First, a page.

Tuesday, 26 July 2011

UKIP is the most democratic of the four main UK parties.

I can never take it seriously when people talk about UKIP as an independent entity. UKIP is not a separate entity, it is its members. (Dare I say 'there is no such thing as UKIP there are only members and their families...').

Without its members UKIP has and is nothing. There and very, very few 'tribal' UKIP supporters, there are several issues that unite different large groups of UKIP supporters, but it is only the return of power from Brussels to the UK that truly unites all of them.

UKIP has to follow its members wishes, as they will have few qualms about leaving if they don't like the way the party is heading.

This is in strict contrast to the Labour and Conservative parties, who have vast assets both tangible and intangible. They also have millions of tribal voters - people who will support them and vote for them purely because of their name, regardless of their actual policies. These tribal voters are people who are loyal to the very institutions themselves (while I think such blind loyalty is stupid and dangerous, that doesn't change the fact it exists).

The Liberal Democrats are a bit in the middle, they have some such loyalty to their institution/name - but it isn't so ingrained - just look at their current collapse with their policy of supporting(?!) the conservatives in government, and backtracking on their tuition fees pledge - that has done them huge damage - much of it probably permanent.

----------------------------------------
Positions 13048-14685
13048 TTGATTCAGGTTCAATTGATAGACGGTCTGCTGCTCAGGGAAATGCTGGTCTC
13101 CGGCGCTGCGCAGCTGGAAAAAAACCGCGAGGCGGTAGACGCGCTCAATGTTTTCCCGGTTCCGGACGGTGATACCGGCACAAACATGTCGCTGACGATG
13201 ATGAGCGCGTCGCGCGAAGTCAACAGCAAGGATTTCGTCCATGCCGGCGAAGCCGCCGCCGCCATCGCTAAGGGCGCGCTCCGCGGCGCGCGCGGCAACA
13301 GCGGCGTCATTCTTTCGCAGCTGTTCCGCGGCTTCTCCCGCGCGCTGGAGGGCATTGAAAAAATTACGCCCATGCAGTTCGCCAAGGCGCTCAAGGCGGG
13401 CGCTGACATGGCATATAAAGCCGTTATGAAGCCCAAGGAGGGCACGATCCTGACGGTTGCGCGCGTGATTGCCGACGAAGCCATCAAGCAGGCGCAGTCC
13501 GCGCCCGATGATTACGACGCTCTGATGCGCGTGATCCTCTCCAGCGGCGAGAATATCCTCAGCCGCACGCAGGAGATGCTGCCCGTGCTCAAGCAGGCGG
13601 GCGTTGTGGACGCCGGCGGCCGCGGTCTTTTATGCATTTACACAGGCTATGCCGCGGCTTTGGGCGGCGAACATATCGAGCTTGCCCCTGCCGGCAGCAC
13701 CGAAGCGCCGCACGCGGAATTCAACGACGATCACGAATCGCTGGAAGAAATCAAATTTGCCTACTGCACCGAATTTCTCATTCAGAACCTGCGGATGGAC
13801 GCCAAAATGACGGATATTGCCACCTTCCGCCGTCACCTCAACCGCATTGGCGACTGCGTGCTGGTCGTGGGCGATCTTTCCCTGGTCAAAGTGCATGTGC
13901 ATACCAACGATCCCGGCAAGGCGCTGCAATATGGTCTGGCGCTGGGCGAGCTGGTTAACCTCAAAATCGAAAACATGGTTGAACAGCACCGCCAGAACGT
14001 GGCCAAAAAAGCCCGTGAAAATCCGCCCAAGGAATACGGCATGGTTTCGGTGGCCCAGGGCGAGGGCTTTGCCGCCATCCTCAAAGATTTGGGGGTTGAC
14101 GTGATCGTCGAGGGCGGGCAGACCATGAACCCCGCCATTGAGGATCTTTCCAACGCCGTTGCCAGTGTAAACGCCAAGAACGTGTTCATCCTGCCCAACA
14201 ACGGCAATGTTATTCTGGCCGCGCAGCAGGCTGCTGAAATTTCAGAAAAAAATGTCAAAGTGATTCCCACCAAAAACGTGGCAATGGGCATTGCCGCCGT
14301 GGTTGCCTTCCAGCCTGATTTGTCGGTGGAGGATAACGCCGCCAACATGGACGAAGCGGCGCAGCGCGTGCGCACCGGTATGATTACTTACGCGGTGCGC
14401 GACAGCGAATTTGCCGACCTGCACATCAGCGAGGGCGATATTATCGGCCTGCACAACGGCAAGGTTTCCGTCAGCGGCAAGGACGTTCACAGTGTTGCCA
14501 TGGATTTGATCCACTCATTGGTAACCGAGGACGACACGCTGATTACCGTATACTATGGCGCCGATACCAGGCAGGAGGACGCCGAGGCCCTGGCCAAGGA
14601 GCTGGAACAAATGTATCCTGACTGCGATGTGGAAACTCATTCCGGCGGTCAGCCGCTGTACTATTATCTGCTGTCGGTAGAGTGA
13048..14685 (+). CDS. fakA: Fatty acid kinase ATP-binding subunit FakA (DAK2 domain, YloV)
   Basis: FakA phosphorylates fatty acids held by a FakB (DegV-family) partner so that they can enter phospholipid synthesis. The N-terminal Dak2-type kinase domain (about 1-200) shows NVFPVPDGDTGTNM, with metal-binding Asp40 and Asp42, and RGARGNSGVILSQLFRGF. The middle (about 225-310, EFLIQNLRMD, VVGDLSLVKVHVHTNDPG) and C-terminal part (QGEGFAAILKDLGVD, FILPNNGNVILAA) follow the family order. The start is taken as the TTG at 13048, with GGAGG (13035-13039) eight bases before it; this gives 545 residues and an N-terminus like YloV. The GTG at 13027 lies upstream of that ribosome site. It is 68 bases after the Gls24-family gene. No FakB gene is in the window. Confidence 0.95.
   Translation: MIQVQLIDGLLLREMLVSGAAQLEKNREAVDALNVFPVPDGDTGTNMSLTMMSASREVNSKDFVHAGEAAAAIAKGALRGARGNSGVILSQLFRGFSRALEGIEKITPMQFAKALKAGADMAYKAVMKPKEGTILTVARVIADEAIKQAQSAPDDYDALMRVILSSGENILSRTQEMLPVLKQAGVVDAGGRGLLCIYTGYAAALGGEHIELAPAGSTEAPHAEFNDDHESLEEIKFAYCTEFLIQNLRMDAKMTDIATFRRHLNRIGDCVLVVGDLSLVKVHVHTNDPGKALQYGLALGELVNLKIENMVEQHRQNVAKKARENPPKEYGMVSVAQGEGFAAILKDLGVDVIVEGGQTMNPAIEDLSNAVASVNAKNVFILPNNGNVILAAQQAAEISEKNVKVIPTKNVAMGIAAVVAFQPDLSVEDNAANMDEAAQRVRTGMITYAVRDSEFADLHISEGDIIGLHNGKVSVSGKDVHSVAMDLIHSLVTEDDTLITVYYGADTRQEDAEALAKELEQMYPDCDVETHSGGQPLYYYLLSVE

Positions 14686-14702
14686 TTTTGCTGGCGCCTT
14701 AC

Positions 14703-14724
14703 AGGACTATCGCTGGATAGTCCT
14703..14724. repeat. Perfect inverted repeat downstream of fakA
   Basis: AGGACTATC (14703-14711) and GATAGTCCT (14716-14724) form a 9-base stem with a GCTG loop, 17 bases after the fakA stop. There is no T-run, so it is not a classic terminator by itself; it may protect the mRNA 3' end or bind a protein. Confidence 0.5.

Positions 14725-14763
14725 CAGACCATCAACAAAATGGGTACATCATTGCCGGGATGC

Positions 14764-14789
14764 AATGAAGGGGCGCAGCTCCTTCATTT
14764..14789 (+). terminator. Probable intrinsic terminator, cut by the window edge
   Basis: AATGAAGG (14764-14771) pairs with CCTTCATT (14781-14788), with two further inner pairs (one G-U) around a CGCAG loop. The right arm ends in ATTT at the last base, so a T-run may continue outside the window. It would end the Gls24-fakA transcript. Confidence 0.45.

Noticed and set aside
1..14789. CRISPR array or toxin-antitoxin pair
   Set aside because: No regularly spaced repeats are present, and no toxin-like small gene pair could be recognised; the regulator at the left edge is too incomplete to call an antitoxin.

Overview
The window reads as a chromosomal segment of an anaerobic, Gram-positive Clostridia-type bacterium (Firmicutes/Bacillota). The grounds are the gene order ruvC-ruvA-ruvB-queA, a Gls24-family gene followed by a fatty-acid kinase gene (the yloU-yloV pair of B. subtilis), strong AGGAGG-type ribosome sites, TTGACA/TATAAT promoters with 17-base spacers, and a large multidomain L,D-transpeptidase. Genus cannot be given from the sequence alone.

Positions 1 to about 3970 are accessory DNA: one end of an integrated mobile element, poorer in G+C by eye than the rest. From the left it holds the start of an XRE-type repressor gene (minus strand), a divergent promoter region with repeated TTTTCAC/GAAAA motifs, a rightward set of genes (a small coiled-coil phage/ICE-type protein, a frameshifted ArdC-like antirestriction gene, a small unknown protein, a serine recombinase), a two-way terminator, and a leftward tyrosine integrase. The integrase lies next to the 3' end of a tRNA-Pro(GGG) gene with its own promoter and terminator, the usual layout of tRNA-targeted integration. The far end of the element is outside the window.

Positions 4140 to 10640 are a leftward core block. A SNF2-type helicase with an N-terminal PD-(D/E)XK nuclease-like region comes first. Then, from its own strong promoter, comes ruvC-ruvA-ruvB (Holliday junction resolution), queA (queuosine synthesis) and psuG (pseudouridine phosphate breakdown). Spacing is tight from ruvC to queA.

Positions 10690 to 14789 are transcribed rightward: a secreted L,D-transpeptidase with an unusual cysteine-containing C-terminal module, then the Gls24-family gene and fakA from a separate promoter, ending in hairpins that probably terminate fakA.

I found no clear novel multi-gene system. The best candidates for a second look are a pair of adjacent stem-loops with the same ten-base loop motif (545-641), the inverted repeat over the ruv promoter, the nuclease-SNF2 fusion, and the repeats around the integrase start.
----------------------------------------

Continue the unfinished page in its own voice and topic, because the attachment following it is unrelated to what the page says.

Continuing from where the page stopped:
Labour and Conservative leaders can set policy and their tribes will follow. Liberal Democrats also to an extent. UKIP, nope - policy has to reflect what the members want.

Ultimately this is a good thing, as it is reflected in the UKIP policy towards democracy - a commitment that governments should represent their peoples wishes, governments are not there to act like monarchs dragging their 'subjects' into pointless wars and into bankrupting vanity projects at the whim of some 'great and glorious leader' with his/her eye on their place in the history books.

If UKIP is a party of democracy when we oppose the European Union and its anti-democratic nature, then we must also be a party of democracy in our domestic affairs.

Why do I write this now? Oh yes - because the subject of the union and devolution is raising its troublesome head - any fix is going to be messy to implement, so ultimately it has to be for the people to decide, and when it comes to the crunch it is the peoples wishes that UKIP will support.

If anyone wants their view to prevail, don't try to foist it on the public by getting the party to back it, you need to persuade the public to back it. Then direct democracy will deliver one way or the other.

My view, for what its worth, is that all the British Isles should all be working together as a model sustainable society. We have a perfect geographical position and structure which we are completely wasting.

(NB: UKIP are the fourth largest party in the UK by size of national vote at the 2010 general election; UKIP are the second largest party in the UK by size of the national vote at the 2009 EU elections)

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